That vaccination percentage means Covid-19 will be much less of a concern for the team than it was last season when it affected nearly every aspect of the players and coaches’ lives.

As stated earlier the true work for the season begins when pads are strapped on next Thursday; however, the foundation that’s being set over the next week is important as the upperclassmen begin to set the tone for the type of football squad this team is going to be.

The better the work in these non-padded practices, the more fluid practices will be when the pads are put on.

Expectations for this Razorback squad are generally low. The Hogs were picked fifth in the SEC West by a fluke in the media vote at SEC Media Days, and ESPN recently rated Arkansas’ football program at the bottom of the SEC along with Vanderbilt.

Las Vegas hasn’t got much respect for Arkansas either, pegging them with a 5.5 victory over/under mark, which includes three nonconference games that are essentially gimmes. Part of that comes from the Hogs’ brutal schedule, but a lot of it has to do with the fact that it’s been five years since Arkansas has had a winning season on the gridiron.

I personally think the Razorbacks are going to surprise folks this year. With 19 returning starters and better depth than the program has had in years thanks to 11 seniors allowed to return for an additional year of eligibility because of the virus, I think the scrappiness we saw last year is going to pay off with a surprising season for Hog fans.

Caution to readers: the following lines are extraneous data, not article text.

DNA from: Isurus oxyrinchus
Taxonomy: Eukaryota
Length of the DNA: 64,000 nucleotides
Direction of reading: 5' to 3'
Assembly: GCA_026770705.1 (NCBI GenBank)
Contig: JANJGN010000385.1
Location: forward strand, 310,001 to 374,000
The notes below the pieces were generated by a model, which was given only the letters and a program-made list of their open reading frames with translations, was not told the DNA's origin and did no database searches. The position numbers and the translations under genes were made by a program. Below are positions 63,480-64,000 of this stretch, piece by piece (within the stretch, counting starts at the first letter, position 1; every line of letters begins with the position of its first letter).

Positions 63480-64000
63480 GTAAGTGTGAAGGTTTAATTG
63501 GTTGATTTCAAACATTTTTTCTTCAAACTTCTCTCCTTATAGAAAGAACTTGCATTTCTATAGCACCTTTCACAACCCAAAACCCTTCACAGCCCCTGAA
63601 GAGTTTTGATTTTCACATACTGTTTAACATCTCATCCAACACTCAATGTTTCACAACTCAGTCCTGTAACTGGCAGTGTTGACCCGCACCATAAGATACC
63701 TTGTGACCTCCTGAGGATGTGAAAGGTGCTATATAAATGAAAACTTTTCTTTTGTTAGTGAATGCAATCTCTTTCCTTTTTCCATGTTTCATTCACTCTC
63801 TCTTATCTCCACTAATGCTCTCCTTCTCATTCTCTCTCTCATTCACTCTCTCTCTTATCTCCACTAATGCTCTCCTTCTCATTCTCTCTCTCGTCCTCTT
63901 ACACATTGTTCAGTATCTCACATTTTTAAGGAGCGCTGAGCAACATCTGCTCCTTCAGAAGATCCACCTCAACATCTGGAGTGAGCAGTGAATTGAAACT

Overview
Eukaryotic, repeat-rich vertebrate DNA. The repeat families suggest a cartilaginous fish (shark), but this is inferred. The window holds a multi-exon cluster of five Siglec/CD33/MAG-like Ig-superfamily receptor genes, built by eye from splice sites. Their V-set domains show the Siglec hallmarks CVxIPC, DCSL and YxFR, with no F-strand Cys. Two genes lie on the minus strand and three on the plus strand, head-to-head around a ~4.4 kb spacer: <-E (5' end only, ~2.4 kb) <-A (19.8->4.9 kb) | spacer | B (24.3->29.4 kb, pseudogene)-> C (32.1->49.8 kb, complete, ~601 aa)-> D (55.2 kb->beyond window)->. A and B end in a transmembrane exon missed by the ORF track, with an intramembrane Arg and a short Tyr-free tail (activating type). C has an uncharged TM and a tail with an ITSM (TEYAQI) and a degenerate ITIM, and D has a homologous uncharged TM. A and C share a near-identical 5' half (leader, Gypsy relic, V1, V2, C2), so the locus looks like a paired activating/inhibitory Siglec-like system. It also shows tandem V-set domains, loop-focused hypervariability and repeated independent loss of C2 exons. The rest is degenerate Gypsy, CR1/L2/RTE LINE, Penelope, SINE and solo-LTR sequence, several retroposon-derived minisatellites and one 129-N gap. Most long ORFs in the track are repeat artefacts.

Now, I admit that forecast might just be me being giddy with the return of football to my life, but with better play on the offensive and defensive line this season, I can see this Razorback team surprising many even with the toughest schedule in college football.

I really like what we heard about quarterback K.J. Jefferson and how he has taken ownership of this team since January from various Razorbacks in the spring and at SEC Media Days. Players don’t say that stuff unless they feel it. While Feleipe Franks did an outstanding job quarterbacking the Hogs last season, Jefferson’s abilities fit Kendal Briles’ RPO-offense better this season.

I’m also eager to see who the battles at offensive guard and along the defensive front shakes out. It’s actually great that the Hogs have enough quality numbers along both sides of the line of scrimmage for there to be legitimate competition for starting spots this season. Whoever ends up starting will have been pushed for the job. That’s not been the case in recent years.

What running backs step forward to augment starter Trelon Smith is another storyline to follow, as well as how the kicking game develops under second-year coordinator Scott Fountain. Covid-19 truly undercut Fountain’s ability to coach the special teams last season. That should not be as big an issue this year.

It’s good to get preseason workouts underway so that we can begin tracking just what type of Razorback squad we’re going to be following for the next four months or so. My hope is that the Razorbacks will surprise a lot people this year.